New research provides evidence irrational beliefs and cognitive tendencies play an important role in health behaviors related to COVID-19, such as adherence to COVID-19 safety guidelines and engaging in pseudoscientific practices. The study has been published in the scientific journal Applied Cognitive Psychology.
“Researchers from our lab are currently extensively investigating the psychological roots of so-called ‘questionable health practices’, be it non-adhering to official medical recommendations (e.g. antibiotic overuse, self-medication, avoiding therapies) or resorting to alternative or pseudoscientific practices (e.g. homeopathy, acupuncture, dietary regimens),” explained study author Iris Žeželj, an associate professor at the University of Belgrade.
“The COVID-19 pandemic, unfortunately, made our work even more relevant. Our main goal is to help health communicators tailor their messages to specific psychological profiles of consumers.”
In the study, 407 Serbian individuals completed a variety of questionnaires and psychological assessments between April 10 and April 22, 2020. The participants indicated how strongly they believed in 13 popular conspiracy theories about COVID-19. The researchers then asked the participants to rate how knowledgeable they were about COVID-19 before they answered 9 true or false questions about the new coronavirus.
The participants also completed a test designed to assess their tendency to erroneously recognize relations between unrelated phenomena and the Cognitive Reflection Test, which consists of three algebraic questions that tend to generate quick, intuitive answers that are incorrect.
The researchers were interested in how these cognitive factors were related to three outcomes: adherence to COVID-19 safety guidelines, willingness to receive a COVID-19 vaccine, and the use of pseudoscientific practices to combat COVID-19.
Belief in COVID-19 conspiracy theories emerged as the most consistent predictor of these health behaviors. Those with stronger beliefs in the conspiracies tended to adhere less to safety guidelines, were less willing to get vaccinated, and endorsed more pseudoscientific practices, such as using essential oils or consulting with astrologers. The tendency to erroneously recognize relations between unrelated phenomena was also associated with the use of pseudoscientific practices.
“Typically viewed as harmless, pseudoscientific practices can range from extremely dangerous (drinking methanol or injecting disinfectants) to deceptive ones, leading people astray from evidence-based practices,” Žeželj told PsyPost.
“We identified a pattern of thinking making people more susceptible to these practices related to COVID-19: primarily proneness to conspiratorial beliefs, and to a class of cognitive biases named Type 1 error (perceiving non-existing relations).”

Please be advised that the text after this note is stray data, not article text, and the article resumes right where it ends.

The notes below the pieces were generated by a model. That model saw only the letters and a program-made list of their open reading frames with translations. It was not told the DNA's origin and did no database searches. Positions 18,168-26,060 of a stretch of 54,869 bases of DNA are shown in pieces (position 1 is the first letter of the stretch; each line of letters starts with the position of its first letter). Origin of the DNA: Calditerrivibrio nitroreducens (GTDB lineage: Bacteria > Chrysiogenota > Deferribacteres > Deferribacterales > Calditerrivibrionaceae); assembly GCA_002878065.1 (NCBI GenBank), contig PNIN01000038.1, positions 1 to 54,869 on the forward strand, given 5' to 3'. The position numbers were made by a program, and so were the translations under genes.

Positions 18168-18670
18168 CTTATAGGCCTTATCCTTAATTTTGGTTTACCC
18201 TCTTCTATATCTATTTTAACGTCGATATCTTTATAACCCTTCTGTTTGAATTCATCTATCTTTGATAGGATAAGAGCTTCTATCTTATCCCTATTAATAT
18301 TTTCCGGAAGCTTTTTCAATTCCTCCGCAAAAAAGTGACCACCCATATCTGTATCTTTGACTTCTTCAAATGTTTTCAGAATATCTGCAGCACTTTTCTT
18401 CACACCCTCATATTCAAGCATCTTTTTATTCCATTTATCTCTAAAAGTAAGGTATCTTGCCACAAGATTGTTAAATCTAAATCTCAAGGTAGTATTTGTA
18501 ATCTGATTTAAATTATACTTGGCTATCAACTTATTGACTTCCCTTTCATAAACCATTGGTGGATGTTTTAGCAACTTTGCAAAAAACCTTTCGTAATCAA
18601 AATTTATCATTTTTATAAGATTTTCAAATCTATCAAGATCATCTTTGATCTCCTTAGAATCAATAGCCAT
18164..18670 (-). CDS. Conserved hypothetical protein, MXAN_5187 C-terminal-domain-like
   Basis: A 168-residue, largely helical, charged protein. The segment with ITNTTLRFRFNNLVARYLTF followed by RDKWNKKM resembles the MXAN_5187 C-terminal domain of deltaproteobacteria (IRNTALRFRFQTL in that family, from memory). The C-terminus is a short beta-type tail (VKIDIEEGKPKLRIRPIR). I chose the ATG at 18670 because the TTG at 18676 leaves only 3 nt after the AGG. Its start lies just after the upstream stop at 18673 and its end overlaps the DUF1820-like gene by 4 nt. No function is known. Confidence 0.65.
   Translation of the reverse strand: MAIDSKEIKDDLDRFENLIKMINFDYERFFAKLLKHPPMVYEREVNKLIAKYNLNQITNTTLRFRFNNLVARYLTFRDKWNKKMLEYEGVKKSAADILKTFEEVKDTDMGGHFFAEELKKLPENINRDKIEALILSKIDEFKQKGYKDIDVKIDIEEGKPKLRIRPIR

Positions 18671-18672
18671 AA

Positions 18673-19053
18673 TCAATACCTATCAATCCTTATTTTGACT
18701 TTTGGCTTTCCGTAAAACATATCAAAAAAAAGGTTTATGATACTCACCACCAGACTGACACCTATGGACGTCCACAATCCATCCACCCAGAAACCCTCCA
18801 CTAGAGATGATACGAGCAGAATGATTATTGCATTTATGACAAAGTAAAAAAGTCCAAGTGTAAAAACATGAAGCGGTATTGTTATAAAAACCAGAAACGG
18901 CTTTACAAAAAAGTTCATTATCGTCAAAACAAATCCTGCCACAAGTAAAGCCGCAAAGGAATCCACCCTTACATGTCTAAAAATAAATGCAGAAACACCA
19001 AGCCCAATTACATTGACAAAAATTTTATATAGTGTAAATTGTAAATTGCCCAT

The researchers also found that participants who overestimated their COVID-19 knowledge as well as those who followed their “gut feelings” reported less adherence to COVID-19 guidelines, compared to those with a more accurate self-assessment of their knowledge and those who were more reflective.
But Žeželj and her colleagues did not find a strong link between COVID-19 knowledge and pseudoscientific practices. “Consequently, educating people about the virus and recommended behaviors might not be enough, as the main drivers of these practices are irrational beliefs. Ideally, the average person might become more sensitized to the outcomes of these beliefs, and revise the ‘at least it cannot hurt’ perception of alternative and pseudoscientific practices.”
But it is still unclear how to fight irrational beliefs that could be causing harm during the ongoing COVID-19 pandemic.
“There seems to be a growing number of studies replicating our results, especially in the domain of conspiracy theories and their consequences related to COVID-19 behaviors. Refuting conspiratorial beliefs, however, is notoriously difficult, since they entail, in their very nature, distrust in all official sources of information which also include us as scientists (they are strongly related to science skepticism),” Žeželj explained.
“That means direct debunking alone has the potential to even backfire, and that it should be complemented with alternative communication strategies, such as, for example, presenting people with typical conspiratorial arguments in advance (inoculation of a sort), or pointing out the fact that selling alternative cures is also a profitable industry. We are testing the effectiveness of the latter strategy at the moment.”
The study, “Irrational Beliefs Differentially Predict Adherence to Guidelines and Pseudoscientific Practices During the COVID‐19 Pandemic“, was authored by Predrag Teovanović, Petar Lukić, Zorana Zupan, Aleksandra Lazić, Milica Ninković, and Iris Žeželj.